The Master knew that mere words could not induce a man to break deep-rooted habits, but that the silent influence of love worked miracles. Therefore he never asked Girish to give up alcohol, with the result that Girish himself eventually broke the habit. Sri Ramakrishna had strengthened Girish’s resolution by allowing him to feel that he was absolutely free.

One day in the course of a conversation Sri Ramakrishna told Girish that along with his work he must remember God at least in the morning and in the evening.(Add the God Principle in daily life)     He looked at Girish as if expecting a reply. “That is a very simple thing to do,” Girish thought, “but I am a busy man with no fixed hours for food or sleep. I shall surely forget to remember God at those stated hours. So, how can I promise that?”

Sri Ramakrishna read his mind and said, “All right, if you cannot do that, then remember God before meals and at bed-time.”

Girish was not willing to promise even that- such was the irregularity of his life, and besides he was by nature opposed to any hard and fast rule and the slightest restraint was galling to him. Sri Ramakrishna realised his perplexity and said finally, “So you are unwilling to agree to this even. All right, give me your power of attorney. Henceforth, I assume responsibility for you. You need not do anything.”

Girish heaved a sigh of relief. He felt happy to think that Sri Ramakrishna had assumed his spiritual responsibilities. But poor Girish then could not realise that he also, on his part, had to give up his freedom and make of himself a puppet in Sri Ramakrishna’s hands.

The master began to discipline Girish according to this new attitude. One day Girish said about a trifling matter, “Yes, I shall do this.”

“No, no!” the Master corrected him. “You must not speak in that egoistic manner. You should say, ‘God willing, I shall do it.’ ” Girish understood. Thenceforth he tried to give up all idea of personal responsibility and surrender himself to the Divine Will. Girish understood that he had given up his freedom and had made himself the Master’s captive. Thenceforth he tried to give up all idea of personal responsibility and to become a willing instrument of the Divine Will. The sincerity of Girish in this respect was beyond comparison. His mind began to dwell constantly on Sri Ramakrishna. This unconscious meditation in time chastened Girish’s turbulent spirit.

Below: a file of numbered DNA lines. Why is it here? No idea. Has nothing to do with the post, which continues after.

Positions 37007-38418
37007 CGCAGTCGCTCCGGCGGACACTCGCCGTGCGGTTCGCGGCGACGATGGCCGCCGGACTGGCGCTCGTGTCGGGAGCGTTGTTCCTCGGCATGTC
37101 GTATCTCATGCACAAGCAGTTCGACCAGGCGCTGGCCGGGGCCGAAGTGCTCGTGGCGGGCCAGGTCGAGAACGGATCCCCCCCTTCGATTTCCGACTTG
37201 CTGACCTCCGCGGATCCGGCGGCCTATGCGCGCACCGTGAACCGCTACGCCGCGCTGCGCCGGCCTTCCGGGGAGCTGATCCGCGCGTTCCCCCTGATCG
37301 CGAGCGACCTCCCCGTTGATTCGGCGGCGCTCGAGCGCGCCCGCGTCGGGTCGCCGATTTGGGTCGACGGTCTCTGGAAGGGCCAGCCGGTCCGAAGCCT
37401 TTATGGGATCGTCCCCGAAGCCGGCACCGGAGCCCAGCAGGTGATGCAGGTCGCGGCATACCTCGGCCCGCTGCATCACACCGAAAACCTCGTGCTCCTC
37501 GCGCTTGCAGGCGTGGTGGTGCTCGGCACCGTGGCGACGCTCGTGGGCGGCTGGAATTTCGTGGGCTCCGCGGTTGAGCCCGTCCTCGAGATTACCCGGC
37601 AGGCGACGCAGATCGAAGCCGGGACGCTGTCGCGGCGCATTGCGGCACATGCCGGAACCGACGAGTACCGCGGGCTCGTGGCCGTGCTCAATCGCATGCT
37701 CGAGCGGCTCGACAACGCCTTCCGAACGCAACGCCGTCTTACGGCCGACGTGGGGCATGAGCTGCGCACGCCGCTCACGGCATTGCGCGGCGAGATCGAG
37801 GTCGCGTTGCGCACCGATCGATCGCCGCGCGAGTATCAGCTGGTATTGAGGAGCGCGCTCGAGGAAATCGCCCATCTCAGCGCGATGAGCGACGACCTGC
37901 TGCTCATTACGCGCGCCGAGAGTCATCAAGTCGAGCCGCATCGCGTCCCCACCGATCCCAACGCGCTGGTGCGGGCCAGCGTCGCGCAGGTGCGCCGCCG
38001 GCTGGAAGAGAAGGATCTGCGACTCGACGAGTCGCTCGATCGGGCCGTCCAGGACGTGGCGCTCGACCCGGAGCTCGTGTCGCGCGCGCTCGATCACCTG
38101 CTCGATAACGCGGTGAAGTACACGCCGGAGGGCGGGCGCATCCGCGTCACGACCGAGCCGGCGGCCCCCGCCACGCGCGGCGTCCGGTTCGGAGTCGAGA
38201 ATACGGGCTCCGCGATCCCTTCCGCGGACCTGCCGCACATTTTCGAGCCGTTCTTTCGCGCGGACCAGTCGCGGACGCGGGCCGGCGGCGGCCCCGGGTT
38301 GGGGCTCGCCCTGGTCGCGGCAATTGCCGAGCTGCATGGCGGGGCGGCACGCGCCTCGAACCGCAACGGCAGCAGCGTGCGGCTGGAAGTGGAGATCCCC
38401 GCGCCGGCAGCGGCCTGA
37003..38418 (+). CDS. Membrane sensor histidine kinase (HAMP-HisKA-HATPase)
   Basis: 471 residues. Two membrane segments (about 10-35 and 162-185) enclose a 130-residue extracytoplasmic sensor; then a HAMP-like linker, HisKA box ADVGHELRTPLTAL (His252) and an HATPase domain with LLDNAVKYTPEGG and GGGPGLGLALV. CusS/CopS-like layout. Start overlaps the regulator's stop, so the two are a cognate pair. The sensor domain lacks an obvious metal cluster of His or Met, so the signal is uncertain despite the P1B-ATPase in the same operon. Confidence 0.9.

During the last days of his life Girish used very often to utter the name of Sri Ramakrishna. His eyes and countenance radiant with a superb glow bespoke his inner illumination and his unswerving faith in the love and grace of his Master. Girish said to his brother-disciples, “I do not want anything else; only bless me that I may always remember him as the ocean of infinite love and compassion. The world is no longer a terror unto me. I have transcended all fear of death through his grace.”

On the night before the day of his final exit from the world, Girish calmly uttered the name of Sri Ramakrishna thrice and prayed, “Lord, let me have peace; take me into thy bosom.” So saying, the heroic devotee of Sri Ramakrishna closed his eyes for good and passed into the realm of eternal rest on Thursday, February 8, 1912.

[Note: The Master, Sri Ramakrishna had passed away on Sunday, August 15, 1886

http://www.hinduism.co.za/stories-.htm

 

“If one is in the company of Girish Babu for even five minutes, one gets freed from worldly delusion…He has such keen insight that he can see at a glance the innermost recess of a man’s heart, and by virtue of this powerful insight he was able to recognise the Master as an Avatar”.
— Nag Mahashay

http://www.vivekananda.net/PPlHeKnew/RKPPL/Girish.html

Girish Chandra Ghosh